The unspeakable evil of the Tennessee eugenics program
Under existing asset forfeiture laws, it is legal for government officials to seize your gambling winnings, your Dan Brown paperbacks collection, your Lucky Charms collectible cereal bowl and spoon sets, or a bag of paper clips you might have lying around. If you want to get out of jail early in White County, Tennessee, you might have to let them take your fertility too.
I wish I were joking. But there is actually nothing amusing about Judge Sam Benningfield's standing order signed on May 15 awarding inmates 30 days worth of credit toward their jail sentences if they agree to undergo a sterility-inducing procedure — a vasectomy for male offenders, a Nexplananon implant for females. Both procedures are available free of charge courtesy of the Tennessee Department of Health.
This is not some kind of innovative crime-reduction plan. It is eugenics.
How exactly it is possible for a judge in a general sessions court with juvenile jurisdiction to impose this order and arrange the gratis performance of these operations with state funds is a question best left to legal experts. The ACLU has released a statement denouncing the program as "unconstitutional." The local district attorney has called it "concerning," citing the difficulties of reversing a procedure undergone by impressionable young offenders looking for a speedy way out of their difficulties. But I am not interested in the constitutionality of the program.
It is evil.
Benningfield says his decision followed conversations with the health department, and that he hopes offenders will "make something of themselves." He claims that too many "drug addicts" have come to him unable to pay court-mandated child support. "I understand it won't be entirely successful but if you reach two or three people, maybe that's two or three kids not being born under the influence of drugs. I see it as a win, win."
A win-win for whom? For a young man who on the spur of the moment and for understandable reasons wants to get out of jail but decades down the line finds himself unable to have a family? For a young woman unaware of the long-term consequences for her fertility posed by having an implant? For the taxpayers of Tennessee who would rather pay for one snip or rod than look after children and the poor and the marginalized? For the children who will now never be born?
It has been decades since this country has had anything resembling a serious public debate about the morality of contraception. Even conservative Catholic politicians — with rare exceptions — feel comfortable not following the logic of the church's teaching about life to its explicit and logical conclusion. Instead their focus tends to be on abortion, something that most evangelical Christians in this country oppose.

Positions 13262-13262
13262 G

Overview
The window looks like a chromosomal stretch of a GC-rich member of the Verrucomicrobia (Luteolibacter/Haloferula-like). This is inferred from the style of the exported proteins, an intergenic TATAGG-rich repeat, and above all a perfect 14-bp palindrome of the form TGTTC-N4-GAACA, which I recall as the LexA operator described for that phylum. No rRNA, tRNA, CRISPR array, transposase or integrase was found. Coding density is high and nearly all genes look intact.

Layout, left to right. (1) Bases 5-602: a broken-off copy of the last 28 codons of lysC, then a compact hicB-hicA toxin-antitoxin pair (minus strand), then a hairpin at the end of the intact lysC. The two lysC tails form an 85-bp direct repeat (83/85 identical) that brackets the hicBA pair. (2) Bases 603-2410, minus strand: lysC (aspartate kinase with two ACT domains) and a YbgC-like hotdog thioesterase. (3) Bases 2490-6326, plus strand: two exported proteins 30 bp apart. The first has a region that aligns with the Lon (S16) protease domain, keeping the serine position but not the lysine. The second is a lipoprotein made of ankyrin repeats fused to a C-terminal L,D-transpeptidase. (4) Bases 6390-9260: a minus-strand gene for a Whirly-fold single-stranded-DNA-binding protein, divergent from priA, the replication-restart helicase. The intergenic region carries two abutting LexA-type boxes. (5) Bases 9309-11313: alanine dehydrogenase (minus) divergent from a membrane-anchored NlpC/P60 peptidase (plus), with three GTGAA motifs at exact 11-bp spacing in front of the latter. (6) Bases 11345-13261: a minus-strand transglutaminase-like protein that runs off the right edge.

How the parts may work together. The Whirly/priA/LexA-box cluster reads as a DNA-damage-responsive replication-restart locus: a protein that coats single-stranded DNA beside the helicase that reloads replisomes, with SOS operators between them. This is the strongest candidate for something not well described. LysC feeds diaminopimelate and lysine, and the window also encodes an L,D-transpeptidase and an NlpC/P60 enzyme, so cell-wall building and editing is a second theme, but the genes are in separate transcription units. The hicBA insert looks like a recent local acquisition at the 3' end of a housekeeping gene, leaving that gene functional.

The closest we ever come to having it out about birth control is when the question of eugenics is raised. But the two questions cannot be separated from one another given the history of what used to be the contraceptive movement in this country. I will never understand why reputable mainstream politicians eagerly receive awards from Planned Parenthood, an organization founded by a woman who explicitly recommended the enforced sterilization of those she considered "unfit" or "feeble-minded" or "idiots." It would take an act of willful obtuseness to pretend that the practice of hawking free contraception and abortion today can be neatly separated from the ideology out of which the practice arose. Contraception and sterilization are eugenics.
Margaret Sanger, the founder of Planned Parenthood, would certainly agree with Judge Benningfield about our moral duty to prevent those convicted of crimes from having children. "I think the greatest sin in the world is bringing children into the world that have disease from their parents, that have no chance in the world to be a human being practically," she once told an interviewer. "Delinquents, prisoners, all sorts of things just marked when they're born. That to me is the greatest sin that people can commit."
The lack of charity involved in the assumptions that people who have been convicted of crimes are incapable of repenting and that being parents can only abet their seemingly innate criminality, and that their children are predestined to commit crimes as well, is horrifying. People are not machines. Birth is not a technology that can be harnessed by the state for its sinister purposes. Nor is it a privilege that must be earned by supposedly upstanding citizens, revocable upon the first instance of bad behavior.